November 04, 2010
"After a frantic 10-second search through my binoculars, I saw tines -- big buck!"
Montana had called for a long time, and I was already eight wonderful days into my adventure when Peter Iacavazzi and I rolled up the driveway of his buddy's ranch. Until now, the elk hadn't cooperated and antelope had managed to keep their distance. Peter figured it was time to have some fun with the riverbottom bucks that call this place home. He assured me I'd love the place he had in mind, and we would definitely be "into some deer." Little did I know what lay ahead.
Pete Iacavazzi, left, fulfilled a dream for me when he invited Ol' Painless and me for a Montana home-going.
After greeting the rancher and visiting a bit, we got our gear together and used the last hour of the day to get familiar with the beautiful piece of ground. I'd read about and watched plenty of videos about hunting the riverbottoms of Montana, so I felt prepared for the magic that these ribbons of water and timber held. The alfalfa field was the magnet, and the deer were drawn to it like pieces of steel. Whitetails filtered out of the riverbottom, and muleys poured down off the hills. Tomorrow morning we would scout for a stand site or two. Sleep would be tough.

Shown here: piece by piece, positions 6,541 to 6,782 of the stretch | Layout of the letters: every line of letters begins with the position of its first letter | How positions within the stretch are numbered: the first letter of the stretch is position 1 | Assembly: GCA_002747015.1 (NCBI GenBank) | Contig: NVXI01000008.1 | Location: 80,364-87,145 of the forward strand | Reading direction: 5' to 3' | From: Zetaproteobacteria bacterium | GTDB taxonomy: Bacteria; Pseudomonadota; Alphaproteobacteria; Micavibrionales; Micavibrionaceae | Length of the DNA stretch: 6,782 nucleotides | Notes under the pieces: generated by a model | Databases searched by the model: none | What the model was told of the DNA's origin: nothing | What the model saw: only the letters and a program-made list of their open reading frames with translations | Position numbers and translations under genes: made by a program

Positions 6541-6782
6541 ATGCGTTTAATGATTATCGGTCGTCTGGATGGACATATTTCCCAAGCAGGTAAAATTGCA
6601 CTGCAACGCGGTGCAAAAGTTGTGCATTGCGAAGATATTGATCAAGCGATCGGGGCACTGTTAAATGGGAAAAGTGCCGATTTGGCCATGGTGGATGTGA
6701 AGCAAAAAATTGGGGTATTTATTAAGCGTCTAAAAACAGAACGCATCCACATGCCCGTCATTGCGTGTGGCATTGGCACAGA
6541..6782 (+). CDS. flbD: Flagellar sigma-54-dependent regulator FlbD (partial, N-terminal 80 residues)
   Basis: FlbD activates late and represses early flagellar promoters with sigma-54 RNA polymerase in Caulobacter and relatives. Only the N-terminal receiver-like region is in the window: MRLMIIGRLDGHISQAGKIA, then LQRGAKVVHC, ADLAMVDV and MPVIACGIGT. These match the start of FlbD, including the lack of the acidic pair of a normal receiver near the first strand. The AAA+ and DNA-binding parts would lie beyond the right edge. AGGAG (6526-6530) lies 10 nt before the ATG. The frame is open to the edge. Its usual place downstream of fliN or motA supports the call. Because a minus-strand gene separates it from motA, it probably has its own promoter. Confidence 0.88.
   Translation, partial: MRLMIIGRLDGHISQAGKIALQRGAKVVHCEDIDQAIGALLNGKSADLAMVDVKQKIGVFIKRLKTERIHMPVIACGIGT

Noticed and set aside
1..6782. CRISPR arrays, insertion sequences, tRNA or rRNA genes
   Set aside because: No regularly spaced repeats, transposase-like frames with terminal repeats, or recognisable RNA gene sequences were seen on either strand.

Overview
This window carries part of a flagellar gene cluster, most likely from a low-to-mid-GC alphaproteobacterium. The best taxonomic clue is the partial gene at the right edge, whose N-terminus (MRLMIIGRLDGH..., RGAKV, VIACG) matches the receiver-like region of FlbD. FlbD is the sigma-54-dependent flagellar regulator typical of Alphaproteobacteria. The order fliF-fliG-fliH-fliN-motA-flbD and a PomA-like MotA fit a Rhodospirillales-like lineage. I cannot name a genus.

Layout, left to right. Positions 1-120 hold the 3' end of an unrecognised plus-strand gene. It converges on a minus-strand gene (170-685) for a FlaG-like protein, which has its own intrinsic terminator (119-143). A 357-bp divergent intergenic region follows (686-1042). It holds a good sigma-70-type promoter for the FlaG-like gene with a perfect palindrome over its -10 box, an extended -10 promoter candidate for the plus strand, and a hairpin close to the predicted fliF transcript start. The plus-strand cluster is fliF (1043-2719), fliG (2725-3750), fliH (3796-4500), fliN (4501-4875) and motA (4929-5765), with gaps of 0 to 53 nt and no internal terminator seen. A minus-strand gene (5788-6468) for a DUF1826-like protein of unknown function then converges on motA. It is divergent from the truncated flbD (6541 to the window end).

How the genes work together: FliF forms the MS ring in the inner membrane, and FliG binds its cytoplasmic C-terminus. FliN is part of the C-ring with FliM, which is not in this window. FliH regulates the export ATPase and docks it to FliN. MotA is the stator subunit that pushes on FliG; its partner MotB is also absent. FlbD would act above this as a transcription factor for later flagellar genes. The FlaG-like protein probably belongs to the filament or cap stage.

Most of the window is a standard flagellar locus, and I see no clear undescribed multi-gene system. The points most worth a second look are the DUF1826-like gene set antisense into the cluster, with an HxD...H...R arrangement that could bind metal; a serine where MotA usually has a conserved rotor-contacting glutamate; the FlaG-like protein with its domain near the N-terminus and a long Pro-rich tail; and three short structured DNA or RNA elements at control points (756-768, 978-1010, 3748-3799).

With the maze of trails, it was difficult to choose a single location. After a while, we narrowed it down to a heavily used trail on the inside corner of a winding field edge, and we found several fresh rubs nearby. It wasn't exactly a perfect stand tree -- it was rather crooked, and we could get only 9-10 feet off the ground. But we had adequate cover and good shooting to our targeted area. Besides, I'll take a bad tree in a good spot over a good tree in a bad spot any time.
Before I go any further, let me back up a bit and share how this dream started. I've recognized the name Peter Iacavazzi for a long time. Since the late 1980s, I can remember hearing about his association with the "Montana Boys" -- Gene and Barry Wensel, Paul Brunner, Wayne "Biggie" Hoffman, and Paul Schafer.
But I remember the name most for his incredible writing skills. Peter is truly gifted when it comes to writing about his hunts. His ability to translate feelings and emotions into words can easily leave a reader in tears. So when he invited me to join him on a hunt after I'd helped him out with something on Tradgang.com, I didn't hesitate a second.
So far, the day had been cold and damp. Heavy, low clouds hung seemingly within arm's reach above our heads -- a perfect day for hunting. Whitetails would be our primary focus, and soon after I'd climbed up and strapped into my stand, a doe approached from the west. I prepared to let Ol' Painless do what she seemed destined for€¦
Ol' Painless is my Schafer Silvertip recurve, which the late Paul Schafer built for me in 1986. This awesome bow served me very successfully until I decided to put her into semi-retirement after hearing of Paul's tragic, premature death. I'm not sure why -- it just felt like the right thing to do.